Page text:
Berry plays Karla Dyson, a single mother making ends meet by working a thankless job as a diner waitress. The diner, needless to say, feeds only rude and difficult clientele, and her son, Frankie (Sage Correa), frequently sits inside while he waits for her shift to end. This is, as far as I can tell, tantamount to child abuse. It’s no surprise then that Karla’s off-screen husband is divorcing her in favour of an upscale new squeeze, and while he’s at it he’d like Frankie full-time, thanks very much. While negotiating the terms of this arrangement in a local park, Frankie is snatched by a couple of scruffy, fat hicks, and bundled into the back of a teal Ford Mustang; Karla gives chase. This pursuit takes up most of the movie and is wonderful, laugh-a-minute stuff. Most of it is filmed an inch or two from Berry’s nose, which is far enough away to take in her bug-eyed, teeth-gnashing overreactions, but too close for the audience to see all the automotive mayhem that’s apparently happening outside the car. At one point Karla leaves the Chrysler to pursue the Mustang on foot, and this strikes me as perhaps the funniest movie moment of the year.

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Completed #3 – Forza Horizon 2: Fast & Furious

Well, this is alright.

I can’t say I was expecting all that much, either. Sure, I like Forza Horizon 2 as much as the next guy – finely-tuned arcade driving mechanics, that lovely balancing, a range of event types, a big, beautiful open space to speed around in. And this is basically just a slice of that; a bit like a demo for it, really, albeit one that mostly repurposes slabs of the game with the movie license awkwardly attached. Shameless cultural cross-promotion is what it is, and I’m not entirely keen, but at least you get a smattering of the movie’s cars and a whole bunch of tortuous, unskippable voice work from Ludacris.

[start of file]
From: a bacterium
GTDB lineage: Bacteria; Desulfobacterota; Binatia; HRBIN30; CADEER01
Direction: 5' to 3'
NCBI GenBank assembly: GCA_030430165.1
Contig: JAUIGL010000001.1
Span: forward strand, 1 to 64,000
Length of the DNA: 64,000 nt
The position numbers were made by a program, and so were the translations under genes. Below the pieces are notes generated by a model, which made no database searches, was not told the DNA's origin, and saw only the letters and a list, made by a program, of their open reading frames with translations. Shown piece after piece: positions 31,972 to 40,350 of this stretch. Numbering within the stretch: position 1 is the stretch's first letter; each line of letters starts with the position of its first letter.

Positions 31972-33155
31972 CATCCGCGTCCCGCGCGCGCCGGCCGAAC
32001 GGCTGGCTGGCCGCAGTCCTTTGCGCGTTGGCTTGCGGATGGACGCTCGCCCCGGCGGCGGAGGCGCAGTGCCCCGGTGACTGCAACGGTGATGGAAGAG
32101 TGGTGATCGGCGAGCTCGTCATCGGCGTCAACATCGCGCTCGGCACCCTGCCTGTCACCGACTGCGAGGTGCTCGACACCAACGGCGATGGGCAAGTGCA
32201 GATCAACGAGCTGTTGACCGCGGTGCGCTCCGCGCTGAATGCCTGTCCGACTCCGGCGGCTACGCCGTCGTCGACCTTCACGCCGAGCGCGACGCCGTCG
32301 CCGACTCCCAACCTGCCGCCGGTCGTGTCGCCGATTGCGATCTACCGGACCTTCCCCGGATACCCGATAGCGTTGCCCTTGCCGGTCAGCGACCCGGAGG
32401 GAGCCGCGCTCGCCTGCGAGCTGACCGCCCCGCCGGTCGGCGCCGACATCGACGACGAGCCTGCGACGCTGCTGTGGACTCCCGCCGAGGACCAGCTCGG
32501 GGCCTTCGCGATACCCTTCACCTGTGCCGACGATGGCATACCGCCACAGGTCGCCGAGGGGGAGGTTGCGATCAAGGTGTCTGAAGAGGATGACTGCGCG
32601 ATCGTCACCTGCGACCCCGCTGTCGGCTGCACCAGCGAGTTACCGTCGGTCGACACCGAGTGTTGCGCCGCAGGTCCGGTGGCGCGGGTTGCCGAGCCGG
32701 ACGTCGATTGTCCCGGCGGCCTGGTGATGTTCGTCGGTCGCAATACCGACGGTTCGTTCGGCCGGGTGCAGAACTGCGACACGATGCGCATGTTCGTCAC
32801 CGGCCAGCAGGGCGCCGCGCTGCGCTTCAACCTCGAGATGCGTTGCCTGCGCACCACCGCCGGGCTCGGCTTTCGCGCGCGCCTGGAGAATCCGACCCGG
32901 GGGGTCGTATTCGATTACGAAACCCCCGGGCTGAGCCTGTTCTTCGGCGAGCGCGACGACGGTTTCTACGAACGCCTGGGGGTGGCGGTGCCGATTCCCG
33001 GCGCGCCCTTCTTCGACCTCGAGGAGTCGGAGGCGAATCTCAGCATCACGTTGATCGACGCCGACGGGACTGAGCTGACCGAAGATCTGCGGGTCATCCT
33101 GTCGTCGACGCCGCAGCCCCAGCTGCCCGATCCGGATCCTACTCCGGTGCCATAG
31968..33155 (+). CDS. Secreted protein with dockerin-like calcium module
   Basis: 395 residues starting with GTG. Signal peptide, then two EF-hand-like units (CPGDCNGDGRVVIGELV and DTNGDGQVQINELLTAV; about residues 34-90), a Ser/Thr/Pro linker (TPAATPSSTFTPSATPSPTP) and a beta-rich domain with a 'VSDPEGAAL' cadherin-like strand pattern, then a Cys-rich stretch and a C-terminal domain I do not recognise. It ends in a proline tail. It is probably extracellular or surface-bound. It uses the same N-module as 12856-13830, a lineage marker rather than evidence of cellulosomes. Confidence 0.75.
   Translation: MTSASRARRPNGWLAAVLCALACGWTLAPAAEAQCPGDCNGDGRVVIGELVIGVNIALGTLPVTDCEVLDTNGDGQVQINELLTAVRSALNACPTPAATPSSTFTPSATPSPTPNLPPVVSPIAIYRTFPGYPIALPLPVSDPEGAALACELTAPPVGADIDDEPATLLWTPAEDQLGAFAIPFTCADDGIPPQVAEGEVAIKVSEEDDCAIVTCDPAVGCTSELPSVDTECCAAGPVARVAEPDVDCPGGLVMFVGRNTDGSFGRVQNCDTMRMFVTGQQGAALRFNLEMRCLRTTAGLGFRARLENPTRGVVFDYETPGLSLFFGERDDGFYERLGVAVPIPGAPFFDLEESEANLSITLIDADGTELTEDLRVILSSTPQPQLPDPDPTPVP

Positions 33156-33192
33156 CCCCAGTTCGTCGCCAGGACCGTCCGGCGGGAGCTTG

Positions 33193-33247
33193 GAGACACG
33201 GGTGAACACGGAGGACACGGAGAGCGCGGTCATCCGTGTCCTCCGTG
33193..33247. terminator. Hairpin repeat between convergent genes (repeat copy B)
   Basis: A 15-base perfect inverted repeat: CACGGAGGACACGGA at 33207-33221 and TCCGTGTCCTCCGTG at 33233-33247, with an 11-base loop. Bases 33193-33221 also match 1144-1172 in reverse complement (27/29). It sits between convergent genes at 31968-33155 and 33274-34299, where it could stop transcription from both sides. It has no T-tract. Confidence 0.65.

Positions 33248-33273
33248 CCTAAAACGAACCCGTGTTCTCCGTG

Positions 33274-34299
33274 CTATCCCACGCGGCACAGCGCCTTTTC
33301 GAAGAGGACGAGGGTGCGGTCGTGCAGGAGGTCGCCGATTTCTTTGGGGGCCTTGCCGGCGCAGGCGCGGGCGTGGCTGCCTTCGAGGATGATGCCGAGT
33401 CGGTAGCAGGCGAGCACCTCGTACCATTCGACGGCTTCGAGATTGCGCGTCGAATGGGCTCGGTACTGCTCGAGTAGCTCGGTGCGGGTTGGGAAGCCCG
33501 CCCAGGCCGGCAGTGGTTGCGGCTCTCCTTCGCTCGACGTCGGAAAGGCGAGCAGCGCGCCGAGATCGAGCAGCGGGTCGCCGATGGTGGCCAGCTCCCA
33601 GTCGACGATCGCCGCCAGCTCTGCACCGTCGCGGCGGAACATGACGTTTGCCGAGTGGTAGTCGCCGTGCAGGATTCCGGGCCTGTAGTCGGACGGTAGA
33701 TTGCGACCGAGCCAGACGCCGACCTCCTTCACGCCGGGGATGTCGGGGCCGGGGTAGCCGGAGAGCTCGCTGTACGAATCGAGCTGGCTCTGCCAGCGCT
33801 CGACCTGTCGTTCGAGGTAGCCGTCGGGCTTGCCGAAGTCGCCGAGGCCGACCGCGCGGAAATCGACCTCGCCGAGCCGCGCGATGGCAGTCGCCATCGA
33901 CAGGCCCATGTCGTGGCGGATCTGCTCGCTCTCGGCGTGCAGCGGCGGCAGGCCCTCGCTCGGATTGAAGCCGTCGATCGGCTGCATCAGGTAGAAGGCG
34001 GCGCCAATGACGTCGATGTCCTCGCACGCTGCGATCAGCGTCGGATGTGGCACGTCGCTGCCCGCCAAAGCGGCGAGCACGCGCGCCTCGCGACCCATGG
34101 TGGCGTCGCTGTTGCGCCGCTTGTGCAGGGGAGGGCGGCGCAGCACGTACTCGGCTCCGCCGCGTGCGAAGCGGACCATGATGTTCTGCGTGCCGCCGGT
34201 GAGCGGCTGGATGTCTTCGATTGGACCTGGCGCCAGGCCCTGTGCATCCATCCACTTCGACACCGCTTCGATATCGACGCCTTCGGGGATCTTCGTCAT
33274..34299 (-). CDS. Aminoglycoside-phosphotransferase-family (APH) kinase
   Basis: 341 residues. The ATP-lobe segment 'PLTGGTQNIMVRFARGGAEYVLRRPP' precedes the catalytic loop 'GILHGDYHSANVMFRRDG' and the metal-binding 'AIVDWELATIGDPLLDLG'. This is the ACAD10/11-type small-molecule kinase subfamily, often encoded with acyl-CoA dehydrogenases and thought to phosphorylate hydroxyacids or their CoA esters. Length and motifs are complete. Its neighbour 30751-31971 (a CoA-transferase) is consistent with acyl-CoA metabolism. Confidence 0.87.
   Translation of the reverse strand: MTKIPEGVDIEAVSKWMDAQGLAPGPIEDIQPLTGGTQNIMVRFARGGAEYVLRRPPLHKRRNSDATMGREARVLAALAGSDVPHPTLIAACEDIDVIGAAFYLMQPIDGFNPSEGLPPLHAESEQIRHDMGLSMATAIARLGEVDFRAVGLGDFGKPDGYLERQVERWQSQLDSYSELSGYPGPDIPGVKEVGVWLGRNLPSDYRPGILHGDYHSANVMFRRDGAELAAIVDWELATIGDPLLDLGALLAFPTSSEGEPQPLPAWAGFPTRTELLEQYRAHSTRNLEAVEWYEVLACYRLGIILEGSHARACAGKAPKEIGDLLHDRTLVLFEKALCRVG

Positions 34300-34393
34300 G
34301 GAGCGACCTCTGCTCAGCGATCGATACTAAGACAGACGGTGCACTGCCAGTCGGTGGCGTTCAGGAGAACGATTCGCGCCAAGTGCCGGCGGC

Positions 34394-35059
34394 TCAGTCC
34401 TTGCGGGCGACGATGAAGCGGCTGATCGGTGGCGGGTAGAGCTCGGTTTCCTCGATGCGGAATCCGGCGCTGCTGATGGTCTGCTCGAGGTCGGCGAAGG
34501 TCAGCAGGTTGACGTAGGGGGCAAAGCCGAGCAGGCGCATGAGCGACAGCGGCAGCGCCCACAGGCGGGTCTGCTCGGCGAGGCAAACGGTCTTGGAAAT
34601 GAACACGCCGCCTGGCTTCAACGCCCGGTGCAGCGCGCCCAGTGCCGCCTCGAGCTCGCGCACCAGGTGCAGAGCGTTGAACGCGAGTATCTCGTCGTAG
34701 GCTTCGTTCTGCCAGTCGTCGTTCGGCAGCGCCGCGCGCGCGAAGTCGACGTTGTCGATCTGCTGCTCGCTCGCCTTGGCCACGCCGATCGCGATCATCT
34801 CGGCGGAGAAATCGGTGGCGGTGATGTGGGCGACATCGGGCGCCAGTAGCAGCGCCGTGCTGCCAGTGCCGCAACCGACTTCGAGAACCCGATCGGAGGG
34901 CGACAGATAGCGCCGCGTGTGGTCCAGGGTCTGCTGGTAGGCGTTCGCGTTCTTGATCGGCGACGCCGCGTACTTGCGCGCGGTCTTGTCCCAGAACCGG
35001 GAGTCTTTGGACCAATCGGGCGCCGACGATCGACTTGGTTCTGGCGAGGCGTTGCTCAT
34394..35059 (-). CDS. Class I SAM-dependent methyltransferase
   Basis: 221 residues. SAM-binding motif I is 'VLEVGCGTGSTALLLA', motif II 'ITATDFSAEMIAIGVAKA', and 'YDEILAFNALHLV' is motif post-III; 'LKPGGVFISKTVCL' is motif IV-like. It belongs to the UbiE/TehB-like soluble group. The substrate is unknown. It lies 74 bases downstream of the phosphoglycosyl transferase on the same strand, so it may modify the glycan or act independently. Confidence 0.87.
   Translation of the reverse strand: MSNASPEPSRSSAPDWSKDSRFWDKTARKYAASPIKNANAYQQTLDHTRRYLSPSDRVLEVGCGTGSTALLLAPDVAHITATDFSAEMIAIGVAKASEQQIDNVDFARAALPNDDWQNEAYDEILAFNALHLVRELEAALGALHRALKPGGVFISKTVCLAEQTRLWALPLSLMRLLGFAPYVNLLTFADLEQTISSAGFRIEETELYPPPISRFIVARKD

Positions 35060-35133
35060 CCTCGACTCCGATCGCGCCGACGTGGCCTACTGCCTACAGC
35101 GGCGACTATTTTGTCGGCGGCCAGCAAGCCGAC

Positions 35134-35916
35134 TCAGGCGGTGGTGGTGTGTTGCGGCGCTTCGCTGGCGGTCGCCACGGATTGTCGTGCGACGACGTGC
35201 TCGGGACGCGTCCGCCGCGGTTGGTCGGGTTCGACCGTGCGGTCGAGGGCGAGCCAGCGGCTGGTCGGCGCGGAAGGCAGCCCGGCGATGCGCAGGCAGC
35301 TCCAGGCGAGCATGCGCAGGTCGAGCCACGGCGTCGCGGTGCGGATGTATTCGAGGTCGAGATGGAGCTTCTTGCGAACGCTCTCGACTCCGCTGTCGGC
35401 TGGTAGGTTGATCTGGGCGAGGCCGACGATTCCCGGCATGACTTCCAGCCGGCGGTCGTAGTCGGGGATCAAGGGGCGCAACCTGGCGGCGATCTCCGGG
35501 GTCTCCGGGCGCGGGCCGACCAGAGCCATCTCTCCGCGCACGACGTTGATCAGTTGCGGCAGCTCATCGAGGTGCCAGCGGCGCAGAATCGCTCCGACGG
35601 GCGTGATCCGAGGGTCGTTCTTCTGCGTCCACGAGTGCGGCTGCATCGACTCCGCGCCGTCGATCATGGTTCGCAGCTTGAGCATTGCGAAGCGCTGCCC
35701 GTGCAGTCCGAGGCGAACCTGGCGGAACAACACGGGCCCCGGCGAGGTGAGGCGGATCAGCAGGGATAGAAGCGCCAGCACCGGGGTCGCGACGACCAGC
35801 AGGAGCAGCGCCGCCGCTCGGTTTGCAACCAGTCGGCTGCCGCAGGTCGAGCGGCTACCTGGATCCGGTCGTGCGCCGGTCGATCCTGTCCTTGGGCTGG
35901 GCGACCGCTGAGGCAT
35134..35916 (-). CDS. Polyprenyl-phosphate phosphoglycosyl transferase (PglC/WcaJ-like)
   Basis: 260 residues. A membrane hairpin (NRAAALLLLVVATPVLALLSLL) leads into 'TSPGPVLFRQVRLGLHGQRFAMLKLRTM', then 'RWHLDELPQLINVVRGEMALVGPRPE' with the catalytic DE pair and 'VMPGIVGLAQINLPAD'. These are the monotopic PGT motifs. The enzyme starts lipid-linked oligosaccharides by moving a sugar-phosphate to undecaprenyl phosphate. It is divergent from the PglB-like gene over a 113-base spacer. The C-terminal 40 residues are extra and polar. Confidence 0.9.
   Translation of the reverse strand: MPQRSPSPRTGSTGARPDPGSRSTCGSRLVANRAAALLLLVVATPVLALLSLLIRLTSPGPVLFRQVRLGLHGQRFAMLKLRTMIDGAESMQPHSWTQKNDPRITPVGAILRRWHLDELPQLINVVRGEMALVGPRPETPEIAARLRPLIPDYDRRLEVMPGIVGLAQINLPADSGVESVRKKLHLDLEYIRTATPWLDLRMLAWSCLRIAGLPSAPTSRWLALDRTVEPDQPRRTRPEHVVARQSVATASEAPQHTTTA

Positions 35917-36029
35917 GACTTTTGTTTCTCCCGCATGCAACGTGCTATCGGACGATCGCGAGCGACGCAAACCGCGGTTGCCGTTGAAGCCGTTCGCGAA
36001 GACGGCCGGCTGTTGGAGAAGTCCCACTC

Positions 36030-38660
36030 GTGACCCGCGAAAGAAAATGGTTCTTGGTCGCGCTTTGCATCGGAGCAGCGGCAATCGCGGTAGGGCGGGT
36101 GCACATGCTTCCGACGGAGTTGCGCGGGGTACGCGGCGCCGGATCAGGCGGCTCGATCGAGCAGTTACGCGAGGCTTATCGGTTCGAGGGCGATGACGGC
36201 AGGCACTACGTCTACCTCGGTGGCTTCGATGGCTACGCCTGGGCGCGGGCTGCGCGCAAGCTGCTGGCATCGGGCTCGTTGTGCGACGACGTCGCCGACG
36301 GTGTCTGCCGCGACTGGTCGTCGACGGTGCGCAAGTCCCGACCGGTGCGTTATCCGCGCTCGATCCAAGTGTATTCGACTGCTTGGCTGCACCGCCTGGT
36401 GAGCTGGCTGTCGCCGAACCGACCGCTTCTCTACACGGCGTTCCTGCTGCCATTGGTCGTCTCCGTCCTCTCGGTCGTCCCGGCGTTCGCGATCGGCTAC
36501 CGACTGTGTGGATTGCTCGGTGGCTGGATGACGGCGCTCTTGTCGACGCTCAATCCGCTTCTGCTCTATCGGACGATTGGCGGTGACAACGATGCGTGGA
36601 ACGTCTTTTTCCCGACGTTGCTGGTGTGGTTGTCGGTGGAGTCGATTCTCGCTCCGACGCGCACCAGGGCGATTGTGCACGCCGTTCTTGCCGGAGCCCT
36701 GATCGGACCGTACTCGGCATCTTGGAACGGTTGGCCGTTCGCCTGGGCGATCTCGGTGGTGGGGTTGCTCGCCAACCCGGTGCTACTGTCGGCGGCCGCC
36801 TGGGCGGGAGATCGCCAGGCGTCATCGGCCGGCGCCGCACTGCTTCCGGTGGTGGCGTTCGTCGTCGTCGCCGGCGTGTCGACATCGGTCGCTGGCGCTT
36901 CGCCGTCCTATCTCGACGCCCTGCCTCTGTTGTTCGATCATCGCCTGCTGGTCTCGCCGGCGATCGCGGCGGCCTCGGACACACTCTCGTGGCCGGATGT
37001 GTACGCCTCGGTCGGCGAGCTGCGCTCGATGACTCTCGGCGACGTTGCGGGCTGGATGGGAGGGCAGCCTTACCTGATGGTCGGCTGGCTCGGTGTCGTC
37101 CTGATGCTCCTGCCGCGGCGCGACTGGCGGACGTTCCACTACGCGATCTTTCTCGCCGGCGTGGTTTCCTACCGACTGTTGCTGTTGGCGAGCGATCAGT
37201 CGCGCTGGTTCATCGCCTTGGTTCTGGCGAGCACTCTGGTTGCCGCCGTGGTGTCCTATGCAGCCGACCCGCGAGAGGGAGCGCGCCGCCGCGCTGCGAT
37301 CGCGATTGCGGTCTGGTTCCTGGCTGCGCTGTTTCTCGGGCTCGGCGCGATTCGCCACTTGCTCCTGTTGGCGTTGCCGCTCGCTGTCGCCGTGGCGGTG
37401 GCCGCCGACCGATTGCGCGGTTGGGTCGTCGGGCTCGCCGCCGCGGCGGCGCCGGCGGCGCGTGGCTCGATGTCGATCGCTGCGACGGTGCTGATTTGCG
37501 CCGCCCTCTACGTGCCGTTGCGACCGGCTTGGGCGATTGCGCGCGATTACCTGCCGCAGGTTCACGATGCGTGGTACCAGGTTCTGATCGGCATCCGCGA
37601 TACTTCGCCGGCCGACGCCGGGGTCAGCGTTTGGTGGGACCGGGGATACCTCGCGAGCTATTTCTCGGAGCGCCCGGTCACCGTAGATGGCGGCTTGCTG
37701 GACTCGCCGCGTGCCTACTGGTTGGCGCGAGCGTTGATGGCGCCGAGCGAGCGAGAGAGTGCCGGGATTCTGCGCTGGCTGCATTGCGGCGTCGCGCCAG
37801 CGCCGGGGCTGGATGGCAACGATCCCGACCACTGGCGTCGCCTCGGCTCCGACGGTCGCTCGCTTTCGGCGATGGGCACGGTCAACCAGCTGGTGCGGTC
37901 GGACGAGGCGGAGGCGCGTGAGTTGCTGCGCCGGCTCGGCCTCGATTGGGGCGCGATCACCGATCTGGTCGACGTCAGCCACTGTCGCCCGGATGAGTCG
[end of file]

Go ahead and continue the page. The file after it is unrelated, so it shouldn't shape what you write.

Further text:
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Final Thoughts – The Crew

I’m still playing The Crew. More importantly, I’m still having a lot of fun with it. Since I hastily scrawled my first impressions, I’ve been collecting some more thoughts while I’ve been driving around. Here they are in no particular order.

It’s vital that I stress again how enormous and visually diverse the gameworld is. I don’t know if this is the biggest map I’ve seen in a video game, but it’s most certainly up there. Admittedly it’s a world designed to be enjoyed at speed, as if you pull over to take a close look at things you won’t see much fine detail, but still. It isn’t just an aesthetic thing, either. All the different weather effects and types of terrain alter the way your vehicle handles, as well as the style of driving you’re partaking in. I like that I can rumble across the Nevada dunes in a monster truck one mission, then rocket around a proper racetrack in a circuit-spec speed machine the next. If nothing else, The Crew’s world is one of this year’s biggest achievements in gaming.